October 26, 2021


3660425408_743a5f2009_oToday is the dawn of a new era in the Middle East. The United States of America has publicly endorsed its former enemy, the Islamic Republic of Iran, in its quest for regional dominance. Our Jewish and Arab friends look on in horror.

Thinking about this deal reminds me of when Hassan Rouhani, the President of Iran, logged onto his Twitter account a couple weeks ago to launch yet another harangue on the Western powers who were conspiring against him. Although I had long grown accustomed to Rouhani’s Twitter rants, this one took me by surprise:

Iran will be committed to the #nuclear agreement if & only if our counterparts show the same level of commitment. #IranTalksVienna #Loyalty
I wasn’t surprised that Rouhani would attack the West on social media. Nor was I surprised that he was already finding ways to get out of a nuclear deal.

What did surprise me, however, was his use of the word loyalty — a word typically used to describe a special bond between long-time friends. It seemed a bit out of place given the Pentagon’s just-released 2015 National Military Strategy (not to mention another damning assessment of Iran in the State Department’s latest human rights report):

Iran…poses strategic challenges to the international community. It is pursuing nuclear and missile delivery technologies despite repeated United Nations Security Council resolutions demanding that it cease such efforts. It is a state-sponsor of terrorism that has undermined stability in many nations, including Israel, Lebanon, Iraq, Syria, and Yemen. Iran’s actions have destabilized the region and brought misery to countless people while denying the Iranian people the prospect of a prosperous future.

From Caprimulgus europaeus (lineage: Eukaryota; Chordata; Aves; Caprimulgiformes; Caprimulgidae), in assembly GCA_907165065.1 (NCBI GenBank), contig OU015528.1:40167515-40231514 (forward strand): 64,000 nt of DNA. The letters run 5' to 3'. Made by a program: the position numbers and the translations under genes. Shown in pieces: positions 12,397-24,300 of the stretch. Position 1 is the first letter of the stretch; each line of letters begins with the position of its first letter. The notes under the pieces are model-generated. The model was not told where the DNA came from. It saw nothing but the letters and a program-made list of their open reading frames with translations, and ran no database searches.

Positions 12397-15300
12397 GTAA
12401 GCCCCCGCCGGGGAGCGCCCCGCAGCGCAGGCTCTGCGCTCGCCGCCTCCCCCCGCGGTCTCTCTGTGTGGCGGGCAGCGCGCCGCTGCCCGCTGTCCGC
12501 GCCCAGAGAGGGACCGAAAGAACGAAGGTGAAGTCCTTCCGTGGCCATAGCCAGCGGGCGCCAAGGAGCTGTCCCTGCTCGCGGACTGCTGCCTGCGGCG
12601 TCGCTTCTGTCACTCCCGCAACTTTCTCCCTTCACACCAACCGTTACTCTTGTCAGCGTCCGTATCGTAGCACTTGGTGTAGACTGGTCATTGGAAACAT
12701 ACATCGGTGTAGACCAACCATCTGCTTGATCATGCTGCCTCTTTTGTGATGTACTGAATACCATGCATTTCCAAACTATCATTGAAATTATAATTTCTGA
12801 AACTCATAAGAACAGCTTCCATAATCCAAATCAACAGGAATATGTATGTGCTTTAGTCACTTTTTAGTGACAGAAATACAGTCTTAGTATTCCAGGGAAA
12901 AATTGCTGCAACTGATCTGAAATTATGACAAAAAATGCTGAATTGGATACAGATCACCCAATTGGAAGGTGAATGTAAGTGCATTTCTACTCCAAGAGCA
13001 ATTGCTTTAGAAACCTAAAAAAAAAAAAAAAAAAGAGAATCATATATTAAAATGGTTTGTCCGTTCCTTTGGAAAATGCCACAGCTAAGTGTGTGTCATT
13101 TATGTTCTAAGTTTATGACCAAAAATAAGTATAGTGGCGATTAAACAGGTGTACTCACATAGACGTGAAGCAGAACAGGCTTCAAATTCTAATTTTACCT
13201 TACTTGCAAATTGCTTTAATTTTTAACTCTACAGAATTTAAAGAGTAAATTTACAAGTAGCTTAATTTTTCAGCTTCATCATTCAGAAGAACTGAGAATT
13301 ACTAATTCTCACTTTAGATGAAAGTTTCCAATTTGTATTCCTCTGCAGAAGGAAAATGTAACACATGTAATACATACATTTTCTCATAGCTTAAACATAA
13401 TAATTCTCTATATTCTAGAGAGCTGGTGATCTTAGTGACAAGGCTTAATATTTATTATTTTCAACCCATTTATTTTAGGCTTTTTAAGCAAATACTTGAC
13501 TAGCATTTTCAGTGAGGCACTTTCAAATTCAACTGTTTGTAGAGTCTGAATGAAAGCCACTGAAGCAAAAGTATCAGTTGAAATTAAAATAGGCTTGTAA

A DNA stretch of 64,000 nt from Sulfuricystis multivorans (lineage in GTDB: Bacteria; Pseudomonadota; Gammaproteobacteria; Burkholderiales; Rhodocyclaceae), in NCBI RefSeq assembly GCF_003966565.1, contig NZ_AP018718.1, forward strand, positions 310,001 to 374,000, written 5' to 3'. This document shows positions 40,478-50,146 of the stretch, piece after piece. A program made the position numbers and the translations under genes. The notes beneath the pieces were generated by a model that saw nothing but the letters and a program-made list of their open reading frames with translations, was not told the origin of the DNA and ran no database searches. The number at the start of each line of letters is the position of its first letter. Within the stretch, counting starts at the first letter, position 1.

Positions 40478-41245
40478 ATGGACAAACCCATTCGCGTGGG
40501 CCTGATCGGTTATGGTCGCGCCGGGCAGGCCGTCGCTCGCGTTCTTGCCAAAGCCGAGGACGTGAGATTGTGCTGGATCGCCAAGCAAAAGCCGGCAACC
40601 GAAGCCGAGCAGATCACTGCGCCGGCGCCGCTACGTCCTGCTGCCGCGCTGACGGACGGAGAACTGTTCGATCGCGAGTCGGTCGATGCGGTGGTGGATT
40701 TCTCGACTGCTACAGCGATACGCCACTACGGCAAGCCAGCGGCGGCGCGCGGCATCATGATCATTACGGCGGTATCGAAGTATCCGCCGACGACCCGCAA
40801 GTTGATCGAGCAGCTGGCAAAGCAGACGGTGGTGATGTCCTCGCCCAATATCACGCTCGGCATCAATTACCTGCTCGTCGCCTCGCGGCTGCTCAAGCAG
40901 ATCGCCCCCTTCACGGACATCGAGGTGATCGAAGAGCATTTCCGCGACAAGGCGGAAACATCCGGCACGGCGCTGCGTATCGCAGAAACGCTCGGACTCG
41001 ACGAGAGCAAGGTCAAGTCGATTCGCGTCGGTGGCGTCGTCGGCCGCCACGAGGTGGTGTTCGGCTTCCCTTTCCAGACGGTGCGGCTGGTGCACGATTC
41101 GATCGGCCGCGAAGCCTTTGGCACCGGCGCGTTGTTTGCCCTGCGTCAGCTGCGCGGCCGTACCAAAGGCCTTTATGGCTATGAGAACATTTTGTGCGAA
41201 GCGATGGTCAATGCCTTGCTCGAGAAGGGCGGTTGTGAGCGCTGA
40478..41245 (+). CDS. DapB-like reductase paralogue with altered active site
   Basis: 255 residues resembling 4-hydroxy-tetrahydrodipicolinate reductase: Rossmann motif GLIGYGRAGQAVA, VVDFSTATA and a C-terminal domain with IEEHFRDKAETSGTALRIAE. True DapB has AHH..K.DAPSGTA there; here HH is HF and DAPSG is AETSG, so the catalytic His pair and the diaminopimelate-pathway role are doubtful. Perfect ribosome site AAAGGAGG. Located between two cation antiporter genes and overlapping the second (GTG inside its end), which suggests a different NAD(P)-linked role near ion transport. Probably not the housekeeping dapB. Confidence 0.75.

The idea that the United States would feel loyalty toward an intolerant theocracy that propagates terrorism and chaos around the world is absurd.

But Rouhani got one thing right, and for that I give him credit: loyalty matters in the Middle East, especially right now.

Unfortunately, our current policy is based on rejecting friends and embracing enemies — not the best recipe for securing our regional interests. But a good way to stay irrelevant in the Middle East for years to come.

EVERYONE IN THE MIDDLE EAST is asking the same question today: Who can we trust?

Four years ago the Arab Spring pushed the region into deadly tailspin from which it still hasn’t recovered. People are scared of their leaders; leaders are scared of their people; Sunnis are scared of Shi’is; Shi’is are scared of Sunnis; Christians are scared of everyone.

Things got even worse when our allies – Israel, Egypt, Jordan, Saudi Arabia, and the Gulf States – realized that we had switched teams and joined Iran.

President Obama clearly believed Iran was the better bet. But for countries who had spent years guiding their countries down paths we’d set for them, this flip-flop was a humiliating slap in the face. As the US rolled back its presence in the region, the Iranian Revolutionary Guard took up our place with aplomb. American rhetoric on democracy and human rights was shown to be nothing more than sounding brass. America would abandon its allies when it was convenient, caring little for what the subsequent vacuum would attract.